looking for a fast multi process shared dict
cross-posted from: > I have lots of multiprocessing processes which have to add to and search in a dict. Deletion of values is not needed. > > Atm I am using multiprocessing.Manager() and > > `dict = manager.dict()` > > This works pretty well, but I think that the manager is a huge bottleneck here. Any ideas? It has to run on older Python 3 versions, otherwise I would use this cool thing I found:

via source:

Useful Python decorators for Data Scientists

  • @matl
  • 8 meses
Cross platform Python app development
Can you recommend any cross platform Python app development frameworks where you write code once and it can be deployed to Linux, Android, Windows, MacOS and iOS.

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SimpleHTTPServer is a python module which allows you to instantly create a web server or serve your files in a snap. The main advantage of python’s SimpleHTTPServer is you don’t need to install anything since you have python interpreter installed. You don’t have to worry about python interpreter because almost all Linux distributions, python interpreter come handy by default. You also can use SimpleHTTPServer as a file sharing method. You just have to enable the module within the location of your shareable files are located. The article below guides you on how to set up and use it. See #technology #Linux #Python #Webserver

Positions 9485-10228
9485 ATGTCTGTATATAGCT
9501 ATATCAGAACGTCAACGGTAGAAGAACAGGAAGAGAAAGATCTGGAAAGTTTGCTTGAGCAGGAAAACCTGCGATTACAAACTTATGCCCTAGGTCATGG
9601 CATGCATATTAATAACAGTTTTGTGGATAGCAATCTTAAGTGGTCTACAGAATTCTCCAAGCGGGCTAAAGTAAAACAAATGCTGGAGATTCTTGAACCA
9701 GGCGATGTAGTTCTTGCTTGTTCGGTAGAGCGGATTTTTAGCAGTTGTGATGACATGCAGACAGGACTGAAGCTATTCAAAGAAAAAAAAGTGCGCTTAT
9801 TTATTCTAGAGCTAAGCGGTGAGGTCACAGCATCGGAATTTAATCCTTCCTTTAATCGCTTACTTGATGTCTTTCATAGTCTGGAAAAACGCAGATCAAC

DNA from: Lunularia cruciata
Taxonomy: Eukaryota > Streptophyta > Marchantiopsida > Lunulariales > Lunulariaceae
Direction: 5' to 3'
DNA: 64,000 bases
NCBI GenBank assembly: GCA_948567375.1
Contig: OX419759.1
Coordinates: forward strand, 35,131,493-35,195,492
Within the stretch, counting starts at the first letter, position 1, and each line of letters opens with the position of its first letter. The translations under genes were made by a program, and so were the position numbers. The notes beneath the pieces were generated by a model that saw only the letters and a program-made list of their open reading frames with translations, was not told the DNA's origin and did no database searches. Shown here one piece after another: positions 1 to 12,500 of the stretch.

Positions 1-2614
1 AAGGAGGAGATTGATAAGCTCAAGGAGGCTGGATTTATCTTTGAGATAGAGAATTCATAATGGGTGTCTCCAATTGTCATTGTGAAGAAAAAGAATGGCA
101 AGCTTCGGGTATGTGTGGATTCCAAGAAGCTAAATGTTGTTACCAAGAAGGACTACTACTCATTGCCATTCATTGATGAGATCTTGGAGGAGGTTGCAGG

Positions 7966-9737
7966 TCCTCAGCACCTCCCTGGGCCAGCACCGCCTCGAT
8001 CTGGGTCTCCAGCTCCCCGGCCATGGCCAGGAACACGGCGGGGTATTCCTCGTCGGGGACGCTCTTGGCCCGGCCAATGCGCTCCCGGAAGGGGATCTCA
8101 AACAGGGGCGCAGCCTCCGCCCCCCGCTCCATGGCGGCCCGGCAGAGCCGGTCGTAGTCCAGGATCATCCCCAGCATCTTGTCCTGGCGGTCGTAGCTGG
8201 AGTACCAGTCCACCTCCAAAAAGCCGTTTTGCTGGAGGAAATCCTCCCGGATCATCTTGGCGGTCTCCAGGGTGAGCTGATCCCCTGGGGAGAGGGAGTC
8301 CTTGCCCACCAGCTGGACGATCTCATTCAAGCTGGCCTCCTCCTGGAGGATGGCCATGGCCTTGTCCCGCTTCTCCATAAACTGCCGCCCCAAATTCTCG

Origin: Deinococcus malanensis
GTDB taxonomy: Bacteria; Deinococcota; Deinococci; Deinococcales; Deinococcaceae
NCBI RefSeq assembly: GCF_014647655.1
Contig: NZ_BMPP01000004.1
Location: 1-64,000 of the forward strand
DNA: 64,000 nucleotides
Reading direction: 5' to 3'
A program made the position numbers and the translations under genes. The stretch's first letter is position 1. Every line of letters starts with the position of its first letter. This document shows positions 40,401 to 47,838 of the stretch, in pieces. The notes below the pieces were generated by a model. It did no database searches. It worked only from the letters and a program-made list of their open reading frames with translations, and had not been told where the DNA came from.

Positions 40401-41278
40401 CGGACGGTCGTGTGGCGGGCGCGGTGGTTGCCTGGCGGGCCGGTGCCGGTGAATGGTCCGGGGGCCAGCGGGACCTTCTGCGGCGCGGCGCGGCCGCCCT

Why do tuples and lists both need to exist?
The only differences are that tuples are immutable and that lists have extra methods. Is there ever a strong need for list-type data to be immutable? Evough to justify a whole extra data-type in the language? Should they release a python 4 with it removed? The only thing I can think of is as a default function parameter. This function is okay: ``` def dothings(a=(1,2)): print(a) a = (a[0], 3) ``` But this function misbehaves the second time it is called: ``` def dothings(a=[1,2]): print(a) a[1] = 3 ``` But IMO the "mutable arguments" thing is another bug to be fixed in a hypothetical python 4. And even in python 3 you just write the function the recommended way, so there is not such a big problem. ``` def dothings(a=None): if a is None: a = [1, 2] print(a) a[1] = 3 ``` The Python devs are clever guys though. There must be some really important reason to maintain both types?

News and discussions about the programming language Python

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